Interpretive Facility Coordinator Harry Klinkhamer welcomes guests to the Hat shop

At this hands-on station, visitors can prepare the fur for hat making 

New clothing items were added for the "dress up" station

Mr. Klinkhamer describes the enhancements to the Dock exhibit
There was even money left over to build a custom coatrack

Honorary National President Amanda Nagy addresses the group

Mr. Klinkhamer presents the new signage to Miss Nagy, assisted by Forest Preserve President Joseph Babich

The cake at the reception had her "Hats Off" symbol
Here is the video of the reception and presentation -


Saturday, August 03, 2013

Society Saturday - 122nd DAR Continental Congress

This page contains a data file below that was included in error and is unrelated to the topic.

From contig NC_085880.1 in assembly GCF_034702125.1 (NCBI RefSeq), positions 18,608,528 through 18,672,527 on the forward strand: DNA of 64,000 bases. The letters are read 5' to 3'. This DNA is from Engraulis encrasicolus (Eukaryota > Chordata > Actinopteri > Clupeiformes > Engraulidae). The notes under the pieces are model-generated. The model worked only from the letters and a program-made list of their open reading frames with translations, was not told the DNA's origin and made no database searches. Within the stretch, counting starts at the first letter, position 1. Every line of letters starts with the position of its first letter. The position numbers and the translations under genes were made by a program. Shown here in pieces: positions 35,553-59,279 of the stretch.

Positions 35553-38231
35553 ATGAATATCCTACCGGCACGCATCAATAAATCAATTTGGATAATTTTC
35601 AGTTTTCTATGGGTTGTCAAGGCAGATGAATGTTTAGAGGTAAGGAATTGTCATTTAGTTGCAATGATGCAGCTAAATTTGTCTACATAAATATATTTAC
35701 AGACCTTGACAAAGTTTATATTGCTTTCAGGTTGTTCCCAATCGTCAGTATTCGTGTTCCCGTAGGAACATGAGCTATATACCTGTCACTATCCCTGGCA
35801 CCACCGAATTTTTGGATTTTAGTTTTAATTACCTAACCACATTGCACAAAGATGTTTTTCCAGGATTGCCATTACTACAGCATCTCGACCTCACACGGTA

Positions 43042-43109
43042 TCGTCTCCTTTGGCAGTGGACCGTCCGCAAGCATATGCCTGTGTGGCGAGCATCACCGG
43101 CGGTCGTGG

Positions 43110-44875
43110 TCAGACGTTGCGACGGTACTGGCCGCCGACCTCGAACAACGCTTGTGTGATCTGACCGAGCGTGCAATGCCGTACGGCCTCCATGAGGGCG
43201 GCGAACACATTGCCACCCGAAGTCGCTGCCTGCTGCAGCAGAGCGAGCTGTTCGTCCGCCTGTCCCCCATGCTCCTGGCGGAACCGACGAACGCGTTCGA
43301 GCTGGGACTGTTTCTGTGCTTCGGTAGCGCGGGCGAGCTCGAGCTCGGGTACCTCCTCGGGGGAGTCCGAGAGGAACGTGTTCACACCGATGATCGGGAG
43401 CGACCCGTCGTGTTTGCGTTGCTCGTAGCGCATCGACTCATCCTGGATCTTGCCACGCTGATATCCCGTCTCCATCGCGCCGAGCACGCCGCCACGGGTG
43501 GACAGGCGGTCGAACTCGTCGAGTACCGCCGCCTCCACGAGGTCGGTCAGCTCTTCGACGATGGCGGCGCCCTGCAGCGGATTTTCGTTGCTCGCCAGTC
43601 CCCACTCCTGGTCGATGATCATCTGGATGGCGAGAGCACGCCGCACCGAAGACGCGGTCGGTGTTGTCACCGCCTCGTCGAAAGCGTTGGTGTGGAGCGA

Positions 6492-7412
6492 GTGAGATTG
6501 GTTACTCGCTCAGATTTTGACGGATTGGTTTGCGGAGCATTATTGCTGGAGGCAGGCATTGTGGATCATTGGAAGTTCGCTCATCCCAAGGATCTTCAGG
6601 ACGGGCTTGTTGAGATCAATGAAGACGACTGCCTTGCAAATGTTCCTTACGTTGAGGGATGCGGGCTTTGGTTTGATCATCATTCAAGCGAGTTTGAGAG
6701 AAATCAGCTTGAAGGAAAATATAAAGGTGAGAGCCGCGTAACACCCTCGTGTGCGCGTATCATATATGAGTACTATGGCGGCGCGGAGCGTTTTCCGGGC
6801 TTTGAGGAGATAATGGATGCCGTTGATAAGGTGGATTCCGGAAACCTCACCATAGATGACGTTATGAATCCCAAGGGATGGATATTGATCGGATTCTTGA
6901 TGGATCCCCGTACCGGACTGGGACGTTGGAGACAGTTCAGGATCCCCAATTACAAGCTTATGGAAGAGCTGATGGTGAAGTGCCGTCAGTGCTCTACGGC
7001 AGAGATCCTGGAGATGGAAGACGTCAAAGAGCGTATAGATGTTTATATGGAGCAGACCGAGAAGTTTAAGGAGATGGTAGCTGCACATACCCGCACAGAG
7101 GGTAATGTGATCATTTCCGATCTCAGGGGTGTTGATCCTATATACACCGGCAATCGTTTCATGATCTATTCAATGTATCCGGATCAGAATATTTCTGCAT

The annual Daughters of the American Revolution meeting begins with Opening Night.  I had a unique perspective because I was seated on the platform as a presiding officer of another lineage organization. 

The evening begins with a concert by the President's Own Marine Band.  They, of course, play Sousa marches and other patriotic tunes.

After all the flags of all the states, and foreign countries where DAR has a chapter are carried in, the National Officers process in.  This is followed by a dramatic unfurling of a large American Flag from the ceiling.


The next day, I was at the Units Overseas Luncheon.  I was representing my daughter's chapter in Guam - the Mariana Islands chapter.  Because they are over 8000 miles away, it is difficult for any of them to attend, so I read their report and sold some items as fundraisers for them.